We have invented and listened to countless stories of fearless and world-saving heroes at least since antiquity. Heroes and superheroes also feature prominently in American comic, film, and in public narratives about real people. Joseph Campbell explains the hero’s popularity with the fact that the hero-narrative deals with universal topics and issues, such as crisis, trauma, transformation, restoration, and human power. Katherine G. Aiken writes that the hero might not be as universal as Campbell describes, but emerges from a specific cultural and historical context and, thus, reflects political, social, and cultural concerns of a particular moment in history.
Throughout the seminar, we will look at and discuss American superhero movies as well as ‘real-life’ heroes such as Edward Snowden, and cultural phenomena like the clapping for heroes of the corona-pandemic. We will address questions including: When and why do call someone a hero? Why do we seek heroes, especially in times of crises? How do heroes help us deal with moments of crisis? What can heroes tell us about the cultures that produced them?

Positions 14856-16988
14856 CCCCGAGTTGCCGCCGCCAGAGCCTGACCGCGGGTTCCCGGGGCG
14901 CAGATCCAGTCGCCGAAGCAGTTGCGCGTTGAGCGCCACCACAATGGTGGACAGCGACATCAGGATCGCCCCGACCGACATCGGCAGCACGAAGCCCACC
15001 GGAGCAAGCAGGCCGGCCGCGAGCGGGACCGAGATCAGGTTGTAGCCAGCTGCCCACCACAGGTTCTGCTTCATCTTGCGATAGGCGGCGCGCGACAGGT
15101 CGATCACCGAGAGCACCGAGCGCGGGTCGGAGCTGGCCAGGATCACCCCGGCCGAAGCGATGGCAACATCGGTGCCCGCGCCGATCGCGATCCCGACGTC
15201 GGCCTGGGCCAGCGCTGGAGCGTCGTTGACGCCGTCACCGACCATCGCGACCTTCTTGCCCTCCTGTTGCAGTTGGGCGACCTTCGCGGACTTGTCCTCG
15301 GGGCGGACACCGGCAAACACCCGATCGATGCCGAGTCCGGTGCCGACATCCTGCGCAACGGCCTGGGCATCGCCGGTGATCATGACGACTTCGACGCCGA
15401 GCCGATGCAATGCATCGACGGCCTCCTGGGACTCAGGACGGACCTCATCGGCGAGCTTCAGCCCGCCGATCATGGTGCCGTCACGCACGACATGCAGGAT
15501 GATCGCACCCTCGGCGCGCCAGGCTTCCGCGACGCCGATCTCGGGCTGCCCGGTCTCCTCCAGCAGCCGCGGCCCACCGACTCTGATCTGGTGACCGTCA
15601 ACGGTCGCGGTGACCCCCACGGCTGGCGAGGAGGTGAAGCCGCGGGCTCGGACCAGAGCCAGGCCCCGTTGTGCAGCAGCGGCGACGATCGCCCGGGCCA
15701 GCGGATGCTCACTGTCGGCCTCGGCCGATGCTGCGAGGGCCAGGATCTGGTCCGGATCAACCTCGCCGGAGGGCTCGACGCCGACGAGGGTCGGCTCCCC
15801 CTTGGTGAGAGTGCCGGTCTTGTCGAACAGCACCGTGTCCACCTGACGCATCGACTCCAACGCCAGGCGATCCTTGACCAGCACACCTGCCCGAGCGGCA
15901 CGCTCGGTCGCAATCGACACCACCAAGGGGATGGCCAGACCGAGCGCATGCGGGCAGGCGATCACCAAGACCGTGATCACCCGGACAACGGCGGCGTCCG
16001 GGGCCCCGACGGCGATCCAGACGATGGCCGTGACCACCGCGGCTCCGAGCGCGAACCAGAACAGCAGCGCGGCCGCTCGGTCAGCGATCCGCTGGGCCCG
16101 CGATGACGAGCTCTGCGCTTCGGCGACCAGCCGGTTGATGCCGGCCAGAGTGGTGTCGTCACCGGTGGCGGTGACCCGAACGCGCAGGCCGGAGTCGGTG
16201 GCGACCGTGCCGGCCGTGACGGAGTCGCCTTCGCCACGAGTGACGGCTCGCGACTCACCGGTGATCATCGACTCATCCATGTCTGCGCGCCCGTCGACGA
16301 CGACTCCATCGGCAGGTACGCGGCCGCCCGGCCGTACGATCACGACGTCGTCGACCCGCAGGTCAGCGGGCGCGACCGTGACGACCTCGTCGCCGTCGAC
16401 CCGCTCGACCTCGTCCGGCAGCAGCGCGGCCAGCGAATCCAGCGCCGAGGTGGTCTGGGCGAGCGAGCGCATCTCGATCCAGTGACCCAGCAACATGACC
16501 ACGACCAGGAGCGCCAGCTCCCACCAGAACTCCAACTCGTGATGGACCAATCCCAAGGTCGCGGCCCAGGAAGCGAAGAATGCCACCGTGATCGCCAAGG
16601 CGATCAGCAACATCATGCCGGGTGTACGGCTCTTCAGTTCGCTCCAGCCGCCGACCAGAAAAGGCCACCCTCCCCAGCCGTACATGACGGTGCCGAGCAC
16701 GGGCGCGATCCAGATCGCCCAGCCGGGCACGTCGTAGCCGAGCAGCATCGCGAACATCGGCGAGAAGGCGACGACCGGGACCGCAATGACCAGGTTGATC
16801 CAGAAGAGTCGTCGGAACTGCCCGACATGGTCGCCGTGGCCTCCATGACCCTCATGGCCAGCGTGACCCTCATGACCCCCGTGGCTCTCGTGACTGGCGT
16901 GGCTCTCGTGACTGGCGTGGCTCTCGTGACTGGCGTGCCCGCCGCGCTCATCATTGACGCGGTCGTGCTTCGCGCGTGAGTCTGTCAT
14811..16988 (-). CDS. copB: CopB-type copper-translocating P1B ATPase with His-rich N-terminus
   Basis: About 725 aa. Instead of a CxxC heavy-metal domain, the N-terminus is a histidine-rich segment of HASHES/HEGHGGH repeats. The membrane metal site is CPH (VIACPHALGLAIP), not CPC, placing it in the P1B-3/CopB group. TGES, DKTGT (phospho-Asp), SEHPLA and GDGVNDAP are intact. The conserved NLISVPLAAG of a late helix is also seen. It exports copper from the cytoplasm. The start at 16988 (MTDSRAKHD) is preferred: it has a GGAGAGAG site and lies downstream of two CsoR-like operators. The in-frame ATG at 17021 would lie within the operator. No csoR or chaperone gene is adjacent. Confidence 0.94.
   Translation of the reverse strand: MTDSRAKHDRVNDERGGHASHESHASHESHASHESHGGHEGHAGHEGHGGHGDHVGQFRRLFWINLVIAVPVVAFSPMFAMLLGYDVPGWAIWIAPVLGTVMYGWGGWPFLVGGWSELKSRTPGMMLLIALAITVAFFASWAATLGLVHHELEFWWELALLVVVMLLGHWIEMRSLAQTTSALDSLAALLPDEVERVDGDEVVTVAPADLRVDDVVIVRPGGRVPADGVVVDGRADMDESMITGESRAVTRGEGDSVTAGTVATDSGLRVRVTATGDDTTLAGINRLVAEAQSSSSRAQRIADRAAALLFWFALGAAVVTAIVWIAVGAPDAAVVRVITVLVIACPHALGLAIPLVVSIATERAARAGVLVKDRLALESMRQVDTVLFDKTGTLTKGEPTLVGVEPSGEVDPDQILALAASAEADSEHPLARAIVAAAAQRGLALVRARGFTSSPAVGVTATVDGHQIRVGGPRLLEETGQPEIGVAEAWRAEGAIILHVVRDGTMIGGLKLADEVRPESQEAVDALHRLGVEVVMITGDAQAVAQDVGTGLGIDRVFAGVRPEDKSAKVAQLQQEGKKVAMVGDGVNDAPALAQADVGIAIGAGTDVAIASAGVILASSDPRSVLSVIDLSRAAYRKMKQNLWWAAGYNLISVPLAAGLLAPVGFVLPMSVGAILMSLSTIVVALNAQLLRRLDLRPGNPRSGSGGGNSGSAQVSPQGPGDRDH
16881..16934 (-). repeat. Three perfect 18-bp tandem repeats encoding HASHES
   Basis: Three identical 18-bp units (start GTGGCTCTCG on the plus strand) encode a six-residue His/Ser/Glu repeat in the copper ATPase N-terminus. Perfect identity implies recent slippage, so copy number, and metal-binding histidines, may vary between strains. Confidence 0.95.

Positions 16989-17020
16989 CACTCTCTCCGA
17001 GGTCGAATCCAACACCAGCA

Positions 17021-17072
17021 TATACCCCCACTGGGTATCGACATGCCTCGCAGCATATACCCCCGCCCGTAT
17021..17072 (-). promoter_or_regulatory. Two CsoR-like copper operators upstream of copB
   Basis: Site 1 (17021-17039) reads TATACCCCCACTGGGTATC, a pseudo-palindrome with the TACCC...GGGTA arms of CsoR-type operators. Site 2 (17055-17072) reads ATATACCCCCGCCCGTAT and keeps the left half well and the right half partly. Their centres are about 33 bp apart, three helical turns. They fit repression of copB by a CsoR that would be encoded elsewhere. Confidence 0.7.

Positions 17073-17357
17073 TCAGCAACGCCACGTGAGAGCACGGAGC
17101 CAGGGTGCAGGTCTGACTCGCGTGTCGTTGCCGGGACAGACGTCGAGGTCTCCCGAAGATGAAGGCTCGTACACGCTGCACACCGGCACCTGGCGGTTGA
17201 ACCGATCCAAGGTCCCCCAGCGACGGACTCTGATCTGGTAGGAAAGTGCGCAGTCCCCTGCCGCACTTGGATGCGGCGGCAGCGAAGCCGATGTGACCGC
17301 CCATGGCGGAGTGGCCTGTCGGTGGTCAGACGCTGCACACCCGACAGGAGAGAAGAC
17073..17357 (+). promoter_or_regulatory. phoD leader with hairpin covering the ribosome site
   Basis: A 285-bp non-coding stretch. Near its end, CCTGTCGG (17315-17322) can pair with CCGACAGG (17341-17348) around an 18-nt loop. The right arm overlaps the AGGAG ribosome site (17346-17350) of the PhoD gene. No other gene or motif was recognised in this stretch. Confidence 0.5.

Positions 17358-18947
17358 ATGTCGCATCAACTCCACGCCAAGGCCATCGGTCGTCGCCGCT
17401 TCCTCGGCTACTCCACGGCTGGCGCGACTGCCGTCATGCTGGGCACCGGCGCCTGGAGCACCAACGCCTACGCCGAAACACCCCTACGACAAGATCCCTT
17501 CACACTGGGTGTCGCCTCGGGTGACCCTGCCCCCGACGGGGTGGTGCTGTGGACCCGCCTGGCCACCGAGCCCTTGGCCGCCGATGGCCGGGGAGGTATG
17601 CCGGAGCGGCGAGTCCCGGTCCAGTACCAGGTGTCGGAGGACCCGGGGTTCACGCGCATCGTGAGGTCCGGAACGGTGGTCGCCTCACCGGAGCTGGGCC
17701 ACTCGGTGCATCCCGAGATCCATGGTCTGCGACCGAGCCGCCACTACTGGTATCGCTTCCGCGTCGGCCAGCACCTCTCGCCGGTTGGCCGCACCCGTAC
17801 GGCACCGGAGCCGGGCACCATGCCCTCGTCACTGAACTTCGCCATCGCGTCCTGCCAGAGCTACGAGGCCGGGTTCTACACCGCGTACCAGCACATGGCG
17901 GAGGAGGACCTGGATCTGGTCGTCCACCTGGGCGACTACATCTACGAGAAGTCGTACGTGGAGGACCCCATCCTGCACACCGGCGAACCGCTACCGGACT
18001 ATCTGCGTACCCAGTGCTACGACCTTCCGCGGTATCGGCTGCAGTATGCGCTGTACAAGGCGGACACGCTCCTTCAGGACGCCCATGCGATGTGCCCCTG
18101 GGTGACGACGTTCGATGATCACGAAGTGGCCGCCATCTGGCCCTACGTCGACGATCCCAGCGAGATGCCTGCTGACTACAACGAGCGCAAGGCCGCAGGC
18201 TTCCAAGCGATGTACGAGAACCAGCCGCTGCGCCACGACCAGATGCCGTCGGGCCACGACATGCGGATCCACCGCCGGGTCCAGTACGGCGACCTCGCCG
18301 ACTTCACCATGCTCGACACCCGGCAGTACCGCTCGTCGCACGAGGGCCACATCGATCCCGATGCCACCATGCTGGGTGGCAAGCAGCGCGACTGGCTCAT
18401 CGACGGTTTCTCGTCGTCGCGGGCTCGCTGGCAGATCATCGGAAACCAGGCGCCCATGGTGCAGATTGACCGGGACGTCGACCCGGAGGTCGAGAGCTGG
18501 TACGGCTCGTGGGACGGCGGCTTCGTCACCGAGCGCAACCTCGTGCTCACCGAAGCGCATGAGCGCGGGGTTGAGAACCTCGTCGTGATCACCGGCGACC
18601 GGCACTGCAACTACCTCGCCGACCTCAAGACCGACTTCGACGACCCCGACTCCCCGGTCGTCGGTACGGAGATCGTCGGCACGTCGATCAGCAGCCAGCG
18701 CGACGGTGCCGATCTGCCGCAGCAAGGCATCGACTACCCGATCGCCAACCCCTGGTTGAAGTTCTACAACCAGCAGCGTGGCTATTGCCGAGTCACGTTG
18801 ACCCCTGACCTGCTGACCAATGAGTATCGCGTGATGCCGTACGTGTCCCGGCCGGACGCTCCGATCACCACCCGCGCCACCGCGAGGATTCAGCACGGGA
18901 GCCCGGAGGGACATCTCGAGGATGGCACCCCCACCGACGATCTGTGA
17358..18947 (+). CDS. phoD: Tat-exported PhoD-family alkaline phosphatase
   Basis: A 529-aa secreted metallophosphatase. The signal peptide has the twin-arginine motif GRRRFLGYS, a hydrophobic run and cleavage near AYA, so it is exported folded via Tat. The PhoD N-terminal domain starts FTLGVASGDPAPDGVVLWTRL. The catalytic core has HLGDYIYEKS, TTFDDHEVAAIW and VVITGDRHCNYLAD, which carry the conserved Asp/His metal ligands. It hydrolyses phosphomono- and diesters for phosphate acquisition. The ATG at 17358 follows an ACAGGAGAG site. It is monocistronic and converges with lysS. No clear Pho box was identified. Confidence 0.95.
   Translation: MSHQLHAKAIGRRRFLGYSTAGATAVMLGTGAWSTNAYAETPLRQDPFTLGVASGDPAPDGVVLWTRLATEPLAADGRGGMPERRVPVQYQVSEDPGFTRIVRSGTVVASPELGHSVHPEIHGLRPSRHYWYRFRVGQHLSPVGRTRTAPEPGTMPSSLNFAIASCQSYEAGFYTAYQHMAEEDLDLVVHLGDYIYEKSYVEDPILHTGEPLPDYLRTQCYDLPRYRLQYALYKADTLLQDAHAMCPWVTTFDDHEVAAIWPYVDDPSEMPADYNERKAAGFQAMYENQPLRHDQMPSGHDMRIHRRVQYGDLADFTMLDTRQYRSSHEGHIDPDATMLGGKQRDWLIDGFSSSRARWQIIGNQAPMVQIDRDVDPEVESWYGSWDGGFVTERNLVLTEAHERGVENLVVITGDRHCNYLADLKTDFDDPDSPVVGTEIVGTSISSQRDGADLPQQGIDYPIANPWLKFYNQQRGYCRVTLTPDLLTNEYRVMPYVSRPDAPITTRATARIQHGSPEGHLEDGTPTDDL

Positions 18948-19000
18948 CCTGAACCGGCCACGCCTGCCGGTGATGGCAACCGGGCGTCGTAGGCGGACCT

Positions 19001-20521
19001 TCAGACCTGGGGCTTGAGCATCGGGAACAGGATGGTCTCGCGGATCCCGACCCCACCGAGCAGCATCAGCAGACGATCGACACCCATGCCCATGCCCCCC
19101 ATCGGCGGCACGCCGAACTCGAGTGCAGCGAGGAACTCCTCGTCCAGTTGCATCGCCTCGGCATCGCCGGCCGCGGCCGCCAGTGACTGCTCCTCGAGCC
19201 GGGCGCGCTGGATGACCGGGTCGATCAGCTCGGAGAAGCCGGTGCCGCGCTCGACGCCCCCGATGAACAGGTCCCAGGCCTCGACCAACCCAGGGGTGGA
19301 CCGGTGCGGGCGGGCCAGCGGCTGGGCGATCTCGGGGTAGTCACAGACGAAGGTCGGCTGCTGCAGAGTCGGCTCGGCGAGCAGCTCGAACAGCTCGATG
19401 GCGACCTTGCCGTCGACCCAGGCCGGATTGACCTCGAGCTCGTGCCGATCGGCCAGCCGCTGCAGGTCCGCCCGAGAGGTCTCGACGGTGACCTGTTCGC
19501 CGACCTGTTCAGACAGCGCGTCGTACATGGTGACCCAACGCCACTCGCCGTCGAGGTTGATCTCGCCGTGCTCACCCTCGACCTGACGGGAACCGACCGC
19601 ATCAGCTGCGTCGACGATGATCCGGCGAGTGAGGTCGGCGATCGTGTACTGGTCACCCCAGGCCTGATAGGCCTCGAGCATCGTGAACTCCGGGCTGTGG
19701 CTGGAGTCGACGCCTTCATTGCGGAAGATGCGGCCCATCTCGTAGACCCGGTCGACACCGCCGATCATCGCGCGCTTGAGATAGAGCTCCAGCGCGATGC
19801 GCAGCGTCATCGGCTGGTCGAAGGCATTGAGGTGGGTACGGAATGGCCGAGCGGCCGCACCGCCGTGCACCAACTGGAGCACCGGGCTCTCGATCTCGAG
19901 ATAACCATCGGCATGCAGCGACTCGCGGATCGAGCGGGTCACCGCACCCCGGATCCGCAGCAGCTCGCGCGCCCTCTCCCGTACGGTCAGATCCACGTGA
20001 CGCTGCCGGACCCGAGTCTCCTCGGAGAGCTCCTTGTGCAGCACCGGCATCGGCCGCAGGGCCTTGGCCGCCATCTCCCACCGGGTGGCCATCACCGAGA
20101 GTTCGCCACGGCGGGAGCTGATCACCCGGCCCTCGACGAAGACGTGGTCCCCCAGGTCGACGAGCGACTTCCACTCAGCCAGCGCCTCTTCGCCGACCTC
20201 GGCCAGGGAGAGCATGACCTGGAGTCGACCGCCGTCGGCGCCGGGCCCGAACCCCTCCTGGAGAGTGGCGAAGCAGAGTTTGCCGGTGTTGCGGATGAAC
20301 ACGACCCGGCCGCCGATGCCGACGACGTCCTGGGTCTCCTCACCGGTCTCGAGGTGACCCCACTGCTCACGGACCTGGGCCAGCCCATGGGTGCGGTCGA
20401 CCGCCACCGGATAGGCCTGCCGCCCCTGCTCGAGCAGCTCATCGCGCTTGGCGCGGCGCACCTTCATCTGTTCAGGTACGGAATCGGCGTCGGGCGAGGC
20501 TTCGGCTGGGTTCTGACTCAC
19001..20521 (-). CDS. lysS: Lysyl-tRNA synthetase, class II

Students will prepare a round table discussion as their Prüfungsvorleistung and write an end-of-term paper on a topic of their choice. A detailed syllabus and list or primary and secondary texts will be handed out in the first session.